USGS prepares for Hurricane Dorian as it approaches Florida

USGS installing storm tide sensors
As Hurricane Dorian approaches, USGS field crews are now installing storm-tide sensors like this one deployed in North Carolina in advance of Hurricane Florence's landfall in 2018. (Jessica Cain, USGS)

With Hurricane Dorian projected to strike the Florida this weekend, the United States Geological Survey (USGS) is busy installing a plethora of sensors and instruments along the U.S. coastline to gather data that could warn of storm surges and take proactive measures to protect property and residents in the storm’s path.

For starters, on Thursday August 29 and Friday August 30, the USGS is deploying 18 field scientists to install scientific instruments at more than 60 locations along the Florida coast between Jacksonville and West Palm Beach. Some instruments are designed to measure the height and intensity of the storm surge if Dorian affects Florida’s Atlantic coast, as predicted by the National Hurricane Center. Others will monitor water levels on inland water bodies; the field crews will gather data from them immediately after the storm has passed.

In Georgia, field scientists will install 62 measuring devices along the state’s low-lying coastline, should the hurricane produce higher-than-normal ocean waves well to the north of the storm.

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The USGS is installing storm tide sensors at 57 locations along Florida’s Atlantic coast and 50 along the Georgia coast. The teams are also deploying barometric pressure sensors, one within ten miles of every storm tide sensor; the two devices work together to correlate the storm’s intensity with wave heights. The crews also plan to deploy five clusters of wave height sensors on boardwalks in Flagler, Volusia, Brevard, St. Lucie and Palm Beach counties. By recording wave heights along a line running from the beach to the dune peak and behind the dune, these transects help create detailed images of wave action.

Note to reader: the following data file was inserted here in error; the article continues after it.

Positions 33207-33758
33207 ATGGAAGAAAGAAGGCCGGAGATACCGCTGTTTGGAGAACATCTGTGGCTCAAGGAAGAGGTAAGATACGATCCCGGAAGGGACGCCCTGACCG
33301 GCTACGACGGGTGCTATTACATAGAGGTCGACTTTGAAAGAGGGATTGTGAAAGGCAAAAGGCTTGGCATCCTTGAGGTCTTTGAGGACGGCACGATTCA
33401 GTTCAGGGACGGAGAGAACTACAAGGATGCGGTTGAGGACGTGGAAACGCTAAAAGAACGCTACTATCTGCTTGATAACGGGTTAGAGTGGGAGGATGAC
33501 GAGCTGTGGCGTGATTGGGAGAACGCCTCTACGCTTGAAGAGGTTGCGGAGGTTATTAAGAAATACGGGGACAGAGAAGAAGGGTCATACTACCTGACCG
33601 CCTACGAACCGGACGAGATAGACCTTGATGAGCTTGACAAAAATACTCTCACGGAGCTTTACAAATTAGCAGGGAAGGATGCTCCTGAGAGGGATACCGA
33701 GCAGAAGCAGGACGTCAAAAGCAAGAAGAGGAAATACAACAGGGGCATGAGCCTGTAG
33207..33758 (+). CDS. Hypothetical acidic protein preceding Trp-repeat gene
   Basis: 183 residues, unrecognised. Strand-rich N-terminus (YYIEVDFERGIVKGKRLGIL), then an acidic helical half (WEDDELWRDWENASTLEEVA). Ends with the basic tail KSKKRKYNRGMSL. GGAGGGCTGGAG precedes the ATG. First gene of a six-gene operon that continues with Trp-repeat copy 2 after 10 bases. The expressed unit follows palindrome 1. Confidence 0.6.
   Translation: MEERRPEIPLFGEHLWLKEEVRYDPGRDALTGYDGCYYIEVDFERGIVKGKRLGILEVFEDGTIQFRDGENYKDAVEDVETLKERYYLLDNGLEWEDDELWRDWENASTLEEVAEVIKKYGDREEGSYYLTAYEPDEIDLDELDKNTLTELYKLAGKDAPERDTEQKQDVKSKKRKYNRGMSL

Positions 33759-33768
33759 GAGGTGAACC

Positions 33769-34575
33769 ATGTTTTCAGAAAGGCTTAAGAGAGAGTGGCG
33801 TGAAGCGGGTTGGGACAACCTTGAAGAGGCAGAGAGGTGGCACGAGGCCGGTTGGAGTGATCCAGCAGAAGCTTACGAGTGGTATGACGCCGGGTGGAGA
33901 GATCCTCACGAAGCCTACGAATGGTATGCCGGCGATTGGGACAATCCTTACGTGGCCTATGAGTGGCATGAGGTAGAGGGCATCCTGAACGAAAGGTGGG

The USGS’ network of storm tide sensors along portions of the U.S. Atlantic and Gulf coasts can record water level and barometric pressure every 30 seconds to document storm surge crests as they make landfall. The sensors are housed in steel pipes a few inches wide and about a foot long. They are installed on bridges, piers, and other structures that have a good chance of surviving a hurricane’s storm surge. 

The USGS Streamgaging Network operates scientific instruments that record water levels and other key pieces of information on rivers and streams nationwide. During storms and floods, the USGS uses this network to provide near-real-time data about water levels to the National Weather Service, Federal Emergency Management Agency, the U.S. Army Corps of Engineers and others. 

When a major hurricane is projected to make a U.S. landfall, the USGS augments the network by installing special stream gauges called rapid deployment gauges, or RDGs, in areas where flooding is likely, but no permanent stream gauge exists. RDGs measure water levels and local weather data in areas susceptible to storm-tide flooding and transmit that information by satellite in near-real time for flood forecasting and emergency response. 

To prepare for Hurricane Dorian, field crews will install three RDGs along the Florida Atlantic coast and 12 in Georgia. If flooding does occur, USGS field crews will make real-time streamflow measurements to verify the stream gauges’ readings. After the storm passes, the crews will quickly replace any storm-damaged or lost gauges. During and right after hurricane flooding, these records help FEMA target emergency relief to the hardest-hit areas.

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